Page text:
Valentine's Day Color By Number Multiplication Bundle

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Zip (9 MB|42 pages)
Standards
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Products in this Bundle (4)

    Description

    Your students will adore these 21 Valentines Day Color By Number worksheets while learning and reviewing important skills at the same time! You will love the no prep, print and go ease of these printables. As always, answer keys are included. Valentine's Day Math: Valentine's Day Fun! Valentine's Day Bundle for Multiplication Facts - Color Your Answers Printables for an ENTIRE MONTH for Valentine Subtraction, perfect for Valentine's Day Math in your classroom.

    TWENTY-ONE No Prep Printables that can be used for your math center, small group, RTI pull out, seat work, substitute days or homework.

    This Valentine's Day Math Bundle Includes:

    These high interest black and white printables are great for seat work, homework or small group work.

    Common Core State Standards

    CCSS.MATH.CONTENT.3.OA.A.1

    Interpret products of whole numbers, e.g., interpret 5 × 7 as the total number of objects in 5 groups of 7 objects each. For example, describe a context in which a total number of objects can be expressed as 5 × 7.

    CCSS.MATH.CONTENT.3.OA.A.3

    Use multiplication and division within 100 to solve word problems in situations involving equal groups, arrays, and measurement quantities, e.g., by using drawings and equations with a symbol for the unknown number to represent the problem.

    CCSS.MATH.CONTENT.3.OA.B.5

    Apply properties of operations as strategies to multiply and divide. Examples: If 6 × 4 = 24 is known, then 4 × 6 = 24 is also known. (Commutative property of multiplication.) 3 × 5 × 2 can be found by 3 × 5 = 15, then 15 × 2 = 30, or by 5 × 2 = 10, then 3 × 10 = 30. (Associative property of multiplication.) Knowing that 8 × 5 = 40 and 8 × 2 = 16, one can find 8 × 7 as 8 × (5 + 2) = (8 × 5) + (8 × 2) = 40 + 16 = 56. (Distributive property.)

    CCSS.MATH.CONTENT.3.OA.B.6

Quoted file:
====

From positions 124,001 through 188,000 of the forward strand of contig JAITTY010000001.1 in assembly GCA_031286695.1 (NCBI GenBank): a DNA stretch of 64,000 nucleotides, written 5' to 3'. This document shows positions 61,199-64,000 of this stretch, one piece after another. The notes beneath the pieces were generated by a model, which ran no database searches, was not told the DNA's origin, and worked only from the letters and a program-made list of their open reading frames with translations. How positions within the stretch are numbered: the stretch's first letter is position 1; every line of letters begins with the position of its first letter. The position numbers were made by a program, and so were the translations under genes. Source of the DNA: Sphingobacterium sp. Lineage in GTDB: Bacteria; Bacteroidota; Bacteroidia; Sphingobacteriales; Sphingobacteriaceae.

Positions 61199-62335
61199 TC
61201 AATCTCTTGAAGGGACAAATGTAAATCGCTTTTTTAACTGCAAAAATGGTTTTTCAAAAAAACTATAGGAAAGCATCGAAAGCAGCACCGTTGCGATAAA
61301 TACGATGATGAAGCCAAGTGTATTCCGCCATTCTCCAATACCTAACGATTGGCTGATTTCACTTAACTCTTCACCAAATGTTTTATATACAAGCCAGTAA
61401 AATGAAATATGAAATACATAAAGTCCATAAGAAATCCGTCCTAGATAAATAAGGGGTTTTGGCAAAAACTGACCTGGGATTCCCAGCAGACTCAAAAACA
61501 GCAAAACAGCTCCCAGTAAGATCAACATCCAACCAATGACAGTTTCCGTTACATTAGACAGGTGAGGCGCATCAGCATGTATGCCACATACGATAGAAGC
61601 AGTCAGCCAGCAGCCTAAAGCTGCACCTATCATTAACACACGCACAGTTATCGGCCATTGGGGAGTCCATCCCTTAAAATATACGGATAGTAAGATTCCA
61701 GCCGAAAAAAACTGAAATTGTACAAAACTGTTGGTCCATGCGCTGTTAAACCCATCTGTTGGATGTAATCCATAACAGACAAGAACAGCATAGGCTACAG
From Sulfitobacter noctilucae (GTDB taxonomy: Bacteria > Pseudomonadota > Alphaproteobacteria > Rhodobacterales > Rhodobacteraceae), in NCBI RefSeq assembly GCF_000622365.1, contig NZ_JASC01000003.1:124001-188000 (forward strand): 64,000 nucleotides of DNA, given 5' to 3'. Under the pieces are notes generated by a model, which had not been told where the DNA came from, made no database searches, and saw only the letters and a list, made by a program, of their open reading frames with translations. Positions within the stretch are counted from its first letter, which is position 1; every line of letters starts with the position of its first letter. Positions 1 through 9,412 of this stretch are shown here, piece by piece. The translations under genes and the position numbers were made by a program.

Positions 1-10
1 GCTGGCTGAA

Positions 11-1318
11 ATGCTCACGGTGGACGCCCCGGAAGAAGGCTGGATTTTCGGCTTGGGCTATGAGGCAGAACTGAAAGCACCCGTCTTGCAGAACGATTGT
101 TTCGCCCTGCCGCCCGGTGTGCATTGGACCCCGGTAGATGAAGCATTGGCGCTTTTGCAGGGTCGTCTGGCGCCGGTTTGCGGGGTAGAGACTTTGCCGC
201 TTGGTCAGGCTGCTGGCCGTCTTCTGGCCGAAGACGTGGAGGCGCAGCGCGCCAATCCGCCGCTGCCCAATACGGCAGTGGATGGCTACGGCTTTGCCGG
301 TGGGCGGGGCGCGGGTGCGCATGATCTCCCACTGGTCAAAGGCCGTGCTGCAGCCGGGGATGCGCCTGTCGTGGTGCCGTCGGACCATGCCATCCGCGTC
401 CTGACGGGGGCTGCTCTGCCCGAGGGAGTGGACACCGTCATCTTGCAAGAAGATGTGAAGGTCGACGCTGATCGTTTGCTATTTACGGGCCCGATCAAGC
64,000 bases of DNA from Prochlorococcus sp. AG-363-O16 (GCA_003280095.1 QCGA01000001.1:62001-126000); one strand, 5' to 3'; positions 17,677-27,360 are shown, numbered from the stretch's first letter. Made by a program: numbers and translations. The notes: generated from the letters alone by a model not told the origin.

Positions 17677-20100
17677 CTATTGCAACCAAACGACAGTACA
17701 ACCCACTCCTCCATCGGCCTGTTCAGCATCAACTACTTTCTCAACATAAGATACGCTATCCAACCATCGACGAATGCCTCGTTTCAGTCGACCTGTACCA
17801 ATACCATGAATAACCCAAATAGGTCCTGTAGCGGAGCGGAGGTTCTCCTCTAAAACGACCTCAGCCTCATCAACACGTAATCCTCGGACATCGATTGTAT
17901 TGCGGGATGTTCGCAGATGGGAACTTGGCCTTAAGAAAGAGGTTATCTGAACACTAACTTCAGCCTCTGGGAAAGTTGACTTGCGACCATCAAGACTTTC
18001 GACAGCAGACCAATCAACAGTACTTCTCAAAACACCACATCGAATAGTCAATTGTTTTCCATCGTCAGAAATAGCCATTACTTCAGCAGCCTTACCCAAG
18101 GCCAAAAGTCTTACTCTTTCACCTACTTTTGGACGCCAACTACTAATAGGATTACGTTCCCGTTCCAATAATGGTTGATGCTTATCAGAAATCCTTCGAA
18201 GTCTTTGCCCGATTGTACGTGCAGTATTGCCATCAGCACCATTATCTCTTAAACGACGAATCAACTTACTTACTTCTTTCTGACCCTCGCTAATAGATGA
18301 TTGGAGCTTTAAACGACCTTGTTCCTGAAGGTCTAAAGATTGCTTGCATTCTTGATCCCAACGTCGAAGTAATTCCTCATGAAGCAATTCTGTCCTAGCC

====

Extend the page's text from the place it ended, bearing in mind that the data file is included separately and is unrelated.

Understand division as an unknown-factor problem. For example, find 32 ÷ 8 by finding the number that makes 32 when multiplied by 8.

    CCSS.MATH.CONTENT.3.OA.B.7

    Fluently multiply and divide within 100, using strategies such as the relationship between multiplication and division (e.g., knowing that 8 × 5 = 40, one knows 40 ÷ 5 = 8) or properties of operations. By the end of Grade 3, know from memory all products of two one-digit numbers.

    Click here for ALL my Color By Number / Color By Code Resources!


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    Total Pages
    42 pages
    Answer Key
    Included
    Teaching Duration
    1 month
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    Standards

    to see state-specific standards (only available in the US).
    Interpret a multiplication equation as a comparison, e.g., interpret 35 = 5 × 7 as a statement that 35 is 5 times as many as 7 and 7 times as many as 5. Represent verbal statements of multiplicative comparisons as multiplication equations.
    Fluently multiply and divide within 100, using strategies such as the relationship between multiplication and division (e.g., knowing that 8 × 5 = 40, one knows 40 ÷ 5 = 8) or properties of operations. By the end of Grade 3, know from memory all products of two one-digit numbers.
    Understand division as an unknown-factor problem. For example, find 32 ÷ 8 by finding the number that makes 32 when multiplied by 8.
    Apply properties of operations as strategies to multiply and divide. Examples: If 6 × 4 = 24 is known, then 4 × 6 = 24 is also known. (Commutative property of multiplication.) 3 × 5 × 2 can be found by 3 × 5 = 15, then 15 × 2 = 30, or by 5 × 2 = 10, then 3 × 10 = 30. (Associative property of multiplication.) Knowing that 8 × 5 = 40 and 8 × 2 = 16, one can find 8 × 7 as 8 × (5 + 2) = (8 × 5) + (8 × 2) = 40 + 16 = 56. (Distributive property.)
    Use multiplication and division within 100 to solve word problems in situations involving equal groups, arrays, and measurement quantities, e.g., by using drawings and equations with a symbol for the unknown number to represent the problem.

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